As a concept artist, I've always been fascinated by the films of director Guillemo del Toro. To me, understanding his monster creation process has become a personal goal, because the creatures created by the director can be terrifying, but also elegant, intriguing and in some way... even beautiful.
In this post, you will find some notes I've taken from researching Guillemo del Toro's creative process. I've watch some of his conferences, interviews and lectures on YouTube to gather some of the principles he consider are essential in the design and conceptualize monsters.
Photo: Monica Almeida | The New York Times
In particular this notes are only about the subject of Monster Creation, but the directors remarks on filming and writing are also very valuable to any kind of artist.
Monsters Symbols of Great Power
To start creating a monster, the first thing you must consider is what the creature represents. In every mythology, the creatures are use to portrait an emotion, a challenge, a threat or even an achievement.
Different cultures found in these myths a way to make sense of the world. They create gods and demons, symbols of power to represent many aspects of humanity and nature. Therefore, there is a huge importance in the symbolism of the monster.
"Monsters are living breathing metaphors" _ Guillermo del Toro
Metaphors are use to explain deeper concepts. Monsters should be understood as living metaphors, they have an specific meaning, a function taken to the extreme. Think of it as a conceptual contrast. The common binary idea of god and bad of the west, taken to the extreme gave bird to angels and demons.
Pan's Labyrinth 2006 Esperanto Filmoj/Warner Bros. The sweet little girl who encounters a faceless children eating monster. This can be an example of conceptual contrast, the pale man represents the power that corrupts innocence.
With this in mind, it is also a great idea to take the Easter philosophy of the balance of nature: Everything bad has something good, everything good has something bad. This idea may give a monster a much deeper meaning, like the Frankenstein Creature, who only wanted to understand his place in the world, specially the love of his creator.
Monster Creation Process: The design
Think first in the silhouette. As Guillermo explains, this is about the figure of the monster: if it is a masculine figure, it is about big shoulders, muscles and so, same if it's feminine, wider hips, more curves, all of that.
When I did this creature, I think of it as a sort of protector but I wanted to make it a bit feminine, as a protective Mermaid/Shark Ray mother.
It also applies if it is animal base monster. It is important to note that animals already have deep interesting meanings. These meanings can be very different from one culture to another. This fact come very handy at the time of designing a monster and on this point, but it also brings a huge quantity of possibles hybrids that may come to the imagination, which leads to the next important step.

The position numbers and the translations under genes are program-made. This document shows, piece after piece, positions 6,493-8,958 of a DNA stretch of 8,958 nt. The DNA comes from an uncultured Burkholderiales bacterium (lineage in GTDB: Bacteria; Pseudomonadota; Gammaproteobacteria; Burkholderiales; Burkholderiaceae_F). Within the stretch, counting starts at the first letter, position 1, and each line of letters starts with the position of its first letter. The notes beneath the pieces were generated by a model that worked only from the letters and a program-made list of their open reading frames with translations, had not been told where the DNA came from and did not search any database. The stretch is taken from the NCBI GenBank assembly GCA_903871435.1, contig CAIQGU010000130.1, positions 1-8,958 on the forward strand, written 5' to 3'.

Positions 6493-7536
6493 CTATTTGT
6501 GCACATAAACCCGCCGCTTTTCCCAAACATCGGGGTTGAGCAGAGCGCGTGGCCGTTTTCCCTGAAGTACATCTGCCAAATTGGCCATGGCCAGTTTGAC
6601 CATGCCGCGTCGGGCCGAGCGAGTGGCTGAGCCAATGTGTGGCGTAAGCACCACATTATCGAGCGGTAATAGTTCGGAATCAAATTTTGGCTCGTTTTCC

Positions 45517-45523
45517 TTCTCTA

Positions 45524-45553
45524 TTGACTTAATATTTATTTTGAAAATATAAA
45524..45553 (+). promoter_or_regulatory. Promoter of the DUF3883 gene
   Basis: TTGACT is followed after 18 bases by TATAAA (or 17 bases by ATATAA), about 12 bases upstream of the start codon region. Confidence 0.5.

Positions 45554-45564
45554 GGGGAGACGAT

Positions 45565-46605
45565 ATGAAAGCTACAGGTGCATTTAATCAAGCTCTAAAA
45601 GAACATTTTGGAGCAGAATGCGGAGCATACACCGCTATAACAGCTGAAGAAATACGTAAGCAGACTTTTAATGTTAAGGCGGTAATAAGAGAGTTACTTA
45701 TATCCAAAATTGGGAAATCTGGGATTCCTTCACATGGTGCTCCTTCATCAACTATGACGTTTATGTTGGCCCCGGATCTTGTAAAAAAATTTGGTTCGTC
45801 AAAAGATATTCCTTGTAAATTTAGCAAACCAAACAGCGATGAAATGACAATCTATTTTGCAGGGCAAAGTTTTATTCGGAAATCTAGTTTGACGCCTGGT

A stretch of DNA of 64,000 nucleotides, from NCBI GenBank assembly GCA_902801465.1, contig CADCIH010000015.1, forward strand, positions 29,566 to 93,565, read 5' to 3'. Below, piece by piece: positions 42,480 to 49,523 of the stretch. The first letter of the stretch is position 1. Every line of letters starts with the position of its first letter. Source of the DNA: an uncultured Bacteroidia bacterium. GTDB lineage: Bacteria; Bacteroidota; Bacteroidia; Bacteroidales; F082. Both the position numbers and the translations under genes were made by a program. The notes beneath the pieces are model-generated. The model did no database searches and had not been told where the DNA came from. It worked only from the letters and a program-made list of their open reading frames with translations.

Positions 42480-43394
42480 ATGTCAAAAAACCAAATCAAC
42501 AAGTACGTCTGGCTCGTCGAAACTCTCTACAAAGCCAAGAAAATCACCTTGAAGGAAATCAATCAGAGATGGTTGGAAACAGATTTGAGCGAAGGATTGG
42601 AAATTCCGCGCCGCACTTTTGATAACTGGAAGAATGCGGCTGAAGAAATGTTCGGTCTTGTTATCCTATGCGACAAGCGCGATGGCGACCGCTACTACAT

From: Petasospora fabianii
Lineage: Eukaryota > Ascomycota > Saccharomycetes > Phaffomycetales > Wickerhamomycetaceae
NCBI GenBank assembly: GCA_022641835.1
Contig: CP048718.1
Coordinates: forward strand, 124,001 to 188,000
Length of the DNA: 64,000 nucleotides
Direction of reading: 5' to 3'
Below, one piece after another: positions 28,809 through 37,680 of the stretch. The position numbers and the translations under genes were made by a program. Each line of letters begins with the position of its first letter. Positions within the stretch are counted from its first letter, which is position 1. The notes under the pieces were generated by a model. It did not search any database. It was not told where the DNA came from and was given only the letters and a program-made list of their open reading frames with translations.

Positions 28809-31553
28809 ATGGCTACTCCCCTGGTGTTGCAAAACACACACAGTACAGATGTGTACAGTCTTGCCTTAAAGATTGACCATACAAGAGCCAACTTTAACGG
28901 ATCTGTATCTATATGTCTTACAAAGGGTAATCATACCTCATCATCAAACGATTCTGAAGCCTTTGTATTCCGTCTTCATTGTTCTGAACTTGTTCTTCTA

Do not throw everything into the monster. Be always conscious that the monster you are creating is a powerful symbol. If you add a bunch of sharp long teeth, tentacles, claws, red eyes and many "scary" things in the monster's design, it will not have a defined concept other than be scary.
The meaning or intention of the monster must always determine the design.
Color of course is other aspect of design that adds meaning. Some colors might be already deeply associated with some creatures, the challenge there could be how to distance from those common concepts like a green Frankenstein creature or a red eye vampire (I have done this last myself, but I admit my favorite color is red).
The ambient surrounding a creature affects the color. A Haunted house, a fogy street, an autumn forest, a clear night sky... hell, you name it!. All these environments have their colors and an atmosphere that complements a creature.
Bring the monster to reality: Movement
"The lion is majestic when is resting and scary when attacks". A monsters should have more expressions, not just been angry all the time. A common error is to design a monster already with a expression. Have you seen a dog when its calm, when is scared, when is angry?
Take in consideration all possible scenarios that the monster would face and imagine all the expressions for the monster might show. Imagine how the creature moves according to its environment.
Never reference another monster
If the main rule to conceptualize a monster is to make it a powerful meaning, the main rule of design a monster is to never reference one already created.
Image Source: Wired Magazine, Straight To Hellboy: Translating a Dark World From Sketch To Screen
There are tones of source of inspiration. The key is to have, as Guillermo said "an appetite of images, lead by curiosity" it is to constantly increase your visual vocabulary, in arts, cultures, traditions, all kind of tales and stories. Long story short, Absorb all the art and culture you can.
Associate elements of the monster with known cultures, not necesary their own mythological-culture sourse, as well as animals, architecture, arts, regions, all kind of visual elements.
Hellboy II: The Golden Army, 2008. Universal Pictures. You can use even architecture to create a monster...
There is still a lot of interviews, books and videos to learn more about Del Toro's vision. Of course, the best will always be his movies, watch them over an over, since they are wonderful for the art and the imagination.
Some interesting links I want to share
Interview Guillermo del Toro: ‘I try to tell you a story with eye-protein, not eye-candy’
Video Guillermo del Toro: "Monsters Are Living, Breathing Metaphors"
My Pinterest Account where you may find some interesting references